• More Black (80.2%) and Latino (74.9%) youth believe the marriage equality movement has taken too much attention away from other important LGBT issues compared to white youth (64.0%).
  • More Black youth (58.0%) believe that LGBT issues in communities of color are not well-represented by mainstream LGBT organizations than Latino (45.9%) and white youth (42.7%).
  • More than a third (35.0%) of Black youth reported that HIV/AIDS is the single most important issue for LGBT organizations to address. Latino youth reported that bullying (20.1%) is the most important issue, while white youth (21.3%) reported that same-sex marriage is the most important issue.
  • Young people of color are more supportive of policies that would provide sensitivity training for police around transgender issues (77.8% and 73.2%, respectively) and require health insurers to provide coverage for transgender health issues (64.5% and 65.8%, respectively) than white youth (66.2% and 56.3%, respectively).

BYP Memo: What Young People Think About the Affordable Care Act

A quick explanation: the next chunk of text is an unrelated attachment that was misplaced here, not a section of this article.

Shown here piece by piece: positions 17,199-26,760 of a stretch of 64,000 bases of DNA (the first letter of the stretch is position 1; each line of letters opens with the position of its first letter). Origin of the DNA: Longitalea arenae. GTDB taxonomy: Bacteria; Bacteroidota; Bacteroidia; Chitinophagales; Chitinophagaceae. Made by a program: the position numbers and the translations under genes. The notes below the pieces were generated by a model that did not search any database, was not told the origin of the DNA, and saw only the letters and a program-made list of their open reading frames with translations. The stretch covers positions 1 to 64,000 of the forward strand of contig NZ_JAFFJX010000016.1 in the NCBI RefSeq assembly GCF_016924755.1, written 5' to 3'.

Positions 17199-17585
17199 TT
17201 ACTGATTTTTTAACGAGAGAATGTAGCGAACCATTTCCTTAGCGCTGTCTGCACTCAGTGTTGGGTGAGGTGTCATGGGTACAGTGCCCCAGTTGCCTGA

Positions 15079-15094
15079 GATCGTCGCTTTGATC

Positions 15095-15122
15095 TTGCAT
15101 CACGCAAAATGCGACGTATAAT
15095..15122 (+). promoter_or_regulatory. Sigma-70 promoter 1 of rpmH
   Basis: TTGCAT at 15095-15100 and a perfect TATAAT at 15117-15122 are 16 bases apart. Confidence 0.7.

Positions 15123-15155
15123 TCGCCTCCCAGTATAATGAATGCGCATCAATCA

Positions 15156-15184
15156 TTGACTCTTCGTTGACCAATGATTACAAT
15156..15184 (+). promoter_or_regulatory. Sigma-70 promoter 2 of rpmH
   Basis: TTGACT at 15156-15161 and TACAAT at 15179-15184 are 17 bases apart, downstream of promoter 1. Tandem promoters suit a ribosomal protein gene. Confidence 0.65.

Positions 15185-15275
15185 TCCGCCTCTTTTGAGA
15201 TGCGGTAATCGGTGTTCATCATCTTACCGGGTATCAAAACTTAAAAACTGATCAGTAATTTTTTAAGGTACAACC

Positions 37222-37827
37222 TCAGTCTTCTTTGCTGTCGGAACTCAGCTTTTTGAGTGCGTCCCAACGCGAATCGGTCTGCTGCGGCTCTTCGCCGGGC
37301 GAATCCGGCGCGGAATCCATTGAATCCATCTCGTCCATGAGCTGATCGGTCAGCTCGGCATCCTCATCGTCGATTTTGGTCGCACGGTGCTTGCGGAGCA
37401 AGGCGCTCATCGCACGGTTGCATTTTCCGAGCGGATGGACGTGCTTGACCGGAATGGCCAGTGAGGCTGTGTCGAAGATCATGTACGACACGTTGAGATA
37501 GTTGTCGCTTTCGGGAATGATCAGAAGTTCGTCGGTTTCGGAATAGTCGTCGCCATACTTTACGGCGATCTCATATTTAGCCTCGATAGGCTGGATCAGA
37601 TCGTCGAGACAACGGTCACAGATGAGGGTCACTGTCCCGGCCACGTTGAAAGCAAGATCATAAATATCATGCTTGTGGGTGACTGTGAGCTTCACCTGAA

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Next week, the first round of open enrollment under the Affordable Care Act (ACA) will close until October. Policymakers and pundits have speculated about how young people will respond to the ACA general, and the individual mandate in particular. The success of the ACA depends in part on the willingness of young people to either sign up for health coverage, or pay the penalty. We are one of the few organizations to collect data from a nationally representative sample of young people to investigate what young people really think about the ACA.

In this report, we discuss the findings from a national survey we conducted in January 2014 of 1,500 young people under the age of 30. We find the following:

  • More than 80 percent of Black youth approve of the ACA compared with 51.8  percent of Latino youth and 34.0 percent of white youth.
  • Black youth support the individual mandate at higher rates (41.4 percent) than either Latino youth (33.4 percent) or white youth (9.4 percent).